Did you ever notice, too, that Christians can’t seem to talk about this type of thing without raising up a whole crop of squirrely attitudes?
I got blasted the other day by a regular reader about the previous post. David is a doll, and one of my most valued friends. Still, he’s a redheaded Irishman, and trusts me enough to let loose now and again.
“Victoria! You should take that post down! You can’t assume about people’s financial situations! And besides, you’re making yourself out to be this loaded chick with more money than God! You are sounding very manipulative!”
Hmm. I thought about it. Really, I did. David is one of about 5 people that I actually listen to when they criticize me.
I realized that David was right about some things. Since Chris and I used God’s principles of handling money from our marital infancy, we’ve always had a surplus. The point of that surplus, after the needs of the family are met, is to give it away. Really, it’s not brain surgery, a minimum of study will reveal that God owns it all anyway, so we may as well be obedient.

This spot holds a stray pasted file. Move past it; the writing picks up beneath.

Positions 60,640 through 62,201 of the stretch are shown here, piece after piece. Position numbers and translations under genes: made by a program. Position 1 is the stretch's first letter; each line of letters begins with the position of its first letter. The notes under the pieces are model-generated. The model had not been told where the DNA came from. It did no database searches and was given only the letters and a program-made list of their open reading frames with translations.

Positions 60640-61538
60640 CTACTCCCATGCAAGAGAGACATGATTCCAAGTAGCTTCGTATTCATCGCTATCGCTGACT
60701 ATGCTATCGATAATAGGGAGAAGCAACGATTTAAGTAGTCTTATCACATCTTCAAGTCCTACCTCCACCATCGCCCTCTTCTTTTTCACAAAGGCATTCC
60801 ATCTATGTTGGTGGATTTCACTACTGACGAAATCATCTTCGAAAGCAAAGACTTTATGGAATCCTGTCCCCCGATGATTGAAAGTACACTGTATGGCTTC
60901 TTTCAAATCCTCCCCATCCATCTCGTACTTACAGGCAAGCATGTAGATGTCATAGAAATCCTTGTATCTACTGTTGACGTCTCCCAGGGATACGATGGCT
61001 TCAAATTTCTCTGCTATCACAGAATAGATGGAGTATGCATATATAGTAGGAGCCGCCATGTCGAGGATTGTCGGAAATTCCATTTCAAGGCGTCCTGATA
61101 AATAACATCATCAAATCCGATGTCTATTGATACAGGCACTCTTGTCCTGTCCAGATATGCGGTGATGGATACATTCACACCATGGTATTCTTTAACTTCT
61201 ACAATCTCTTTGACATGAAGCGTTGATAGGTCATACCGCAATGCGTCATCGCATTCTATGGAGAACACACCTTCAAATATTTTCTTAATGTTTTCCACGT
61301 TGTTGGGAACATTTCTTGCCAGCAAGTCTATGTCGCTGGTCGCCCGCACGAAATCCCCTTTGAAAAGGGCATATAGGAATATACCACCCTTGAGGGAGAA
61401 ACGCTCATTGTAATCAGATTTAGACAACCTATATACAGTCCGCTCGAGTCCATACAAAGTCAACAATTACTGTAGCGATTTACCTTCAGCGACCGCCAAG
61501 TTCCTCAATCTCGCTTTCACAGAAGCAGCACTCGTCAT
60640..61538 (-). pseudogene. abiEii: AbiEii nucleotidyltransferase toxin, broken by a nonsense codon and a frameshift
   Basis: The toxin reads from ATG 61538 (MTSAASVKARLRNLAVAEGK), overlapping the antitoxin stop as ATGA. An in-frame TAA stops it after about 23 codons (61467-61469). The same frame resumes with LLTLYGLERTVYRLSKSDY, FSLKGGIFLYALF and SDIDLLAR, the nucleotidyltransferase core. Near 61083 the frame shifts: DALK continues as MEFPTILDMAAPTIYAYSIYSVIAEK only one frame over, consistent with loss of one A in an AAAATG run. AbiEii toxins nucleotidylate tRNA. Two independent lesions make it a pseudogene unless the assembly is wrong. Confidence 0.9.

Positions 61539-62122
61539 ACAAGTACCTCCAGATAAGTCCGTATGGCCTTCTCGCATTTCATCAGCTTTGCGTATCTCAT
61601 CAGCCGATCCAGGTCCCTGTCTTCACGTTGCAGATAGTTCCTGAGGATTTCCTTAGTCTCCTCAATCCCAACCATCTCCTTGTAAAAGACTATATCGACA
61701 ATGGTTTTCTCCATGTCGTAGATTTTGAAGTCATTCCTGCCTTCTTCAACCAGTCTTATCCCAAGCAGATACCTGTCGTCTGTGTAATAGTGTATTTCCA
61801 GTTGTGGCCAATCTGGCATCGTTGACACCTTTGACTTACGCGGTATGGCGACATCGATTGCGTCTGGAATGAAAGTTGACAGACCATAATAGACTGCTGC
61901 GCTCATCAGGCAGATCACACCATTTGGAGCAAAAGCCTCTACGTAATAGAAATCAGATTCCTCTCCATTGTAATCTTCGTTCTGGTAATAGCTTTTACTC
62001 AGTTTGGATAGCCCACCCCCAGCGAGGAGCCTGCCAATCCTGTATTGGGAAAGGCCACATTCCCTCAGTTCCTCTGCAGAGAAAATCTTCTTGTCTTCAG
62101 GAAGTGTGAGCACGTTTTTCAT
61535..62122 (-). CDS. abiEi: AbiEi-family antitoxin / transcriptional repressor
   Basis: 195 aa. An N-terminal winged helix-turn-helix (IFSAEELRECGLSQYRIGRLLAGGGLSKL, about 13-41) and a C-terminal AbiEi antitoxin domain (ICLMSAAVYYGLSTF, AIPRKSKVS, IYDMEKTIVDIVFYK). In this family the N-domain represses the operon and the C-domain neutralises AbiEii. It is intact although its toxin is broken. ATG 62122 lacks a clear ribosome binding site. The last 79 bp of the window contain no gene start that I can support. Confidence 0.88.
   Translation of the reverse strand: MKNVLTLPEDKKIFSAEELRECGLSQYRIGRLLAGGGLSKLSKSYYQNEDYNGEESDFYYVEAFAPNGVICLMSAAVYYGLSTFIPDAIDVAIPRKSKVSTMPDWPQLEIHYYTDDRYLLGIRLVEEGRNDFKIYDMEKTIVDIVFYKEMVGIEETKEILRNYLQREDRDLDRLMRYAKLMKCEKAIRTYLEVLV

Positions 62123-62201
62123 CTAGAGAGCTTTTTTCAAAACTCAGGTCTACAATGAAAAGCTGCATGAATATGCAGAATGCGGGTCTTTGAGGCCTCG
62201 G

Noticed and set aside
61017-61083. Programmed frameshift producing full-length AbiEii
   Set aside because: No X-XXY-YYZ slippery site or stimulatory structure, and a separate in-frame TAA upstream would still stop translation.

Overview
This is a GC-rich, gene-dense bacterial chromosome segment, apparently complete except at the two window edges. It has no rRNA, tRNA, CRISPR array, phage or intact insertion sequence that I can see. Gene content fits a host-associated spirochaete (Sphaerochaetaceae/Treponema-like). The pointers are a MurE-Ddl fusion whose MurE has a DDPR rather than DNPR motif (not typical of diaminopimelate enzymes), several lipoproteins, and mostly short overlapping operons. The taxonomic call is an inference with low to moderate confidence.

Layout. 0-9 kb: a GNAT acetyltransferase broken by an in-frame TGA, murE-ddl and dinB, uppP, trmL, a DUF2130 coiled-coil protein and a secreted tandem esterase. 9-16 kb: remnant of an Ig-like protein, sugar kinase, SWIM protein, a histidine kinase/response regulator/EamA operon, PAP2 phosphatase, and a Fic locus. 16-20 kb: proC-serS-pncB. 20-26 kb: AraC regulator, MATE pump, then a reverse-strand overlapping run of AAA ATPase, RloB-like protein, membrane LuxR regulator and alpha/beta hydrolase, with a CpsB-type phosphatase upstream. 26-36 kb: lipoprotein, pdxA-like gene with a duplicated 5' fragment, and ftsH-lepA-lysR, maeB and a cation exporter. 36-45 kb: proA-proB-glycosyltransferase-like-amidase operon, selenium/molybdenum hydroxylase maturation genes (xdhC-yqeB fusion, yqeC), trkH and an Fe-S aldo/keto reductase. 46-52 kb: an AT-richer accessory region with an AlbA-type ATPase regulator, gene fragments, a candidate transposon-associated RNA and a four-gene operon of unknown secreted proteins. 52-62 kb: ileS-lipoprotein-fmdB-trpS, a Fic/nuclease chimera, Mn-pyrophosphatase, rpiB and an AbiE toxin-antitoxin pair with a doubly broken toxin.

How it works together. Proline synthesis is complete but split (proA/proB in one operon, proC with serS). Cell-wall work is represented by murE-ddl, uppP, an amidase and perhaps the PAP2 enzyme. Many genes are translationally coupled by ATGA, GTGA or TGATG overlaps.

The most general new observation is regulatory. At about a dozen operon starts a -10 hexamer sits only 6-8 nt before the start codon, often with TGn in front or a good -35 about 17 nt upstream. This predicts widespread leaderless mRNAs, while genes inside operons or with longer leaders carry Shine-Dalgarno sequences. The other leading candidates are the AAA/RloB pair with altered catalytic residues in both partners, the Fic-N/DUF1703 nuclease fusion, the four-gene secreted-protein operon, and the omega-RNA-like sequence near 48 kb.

Very, very few Christians are obedient in this way. Thus, people like me come across as indiscreet. How unfortunate. How much better for ALL of us to be obedient, and maybe even get together and TALK about the good we could be doing with a surplus!
When Chris and I were young, we had the joy of discovering that even a well placed 50$ could make a world of difference to someone. As we went along, we learned about how wise Christians provide even for their children’s children (Proverbs 13:22) and how we need to know where our money goes and have a plan for it (Proverbs 27:23) .
The blessings of this sort of concrete planning are really pretty cool. I think the best part of this type of thing is the joy that comes with contentment. Chris and I were not millionaires, and with four children to educate, I’m not going to be that, probably ever. But we knew the faces of our flock, AND knew the faces that came with sharing with those of us who don’t have a surplus, and could use some of ours.
So, my friends, lay off the judgements, if you please. I talk about giving because it’s what Jesus asks us to do, not because I’m made of money. Also because I think it’s pretty darn fun.
Much love to you all,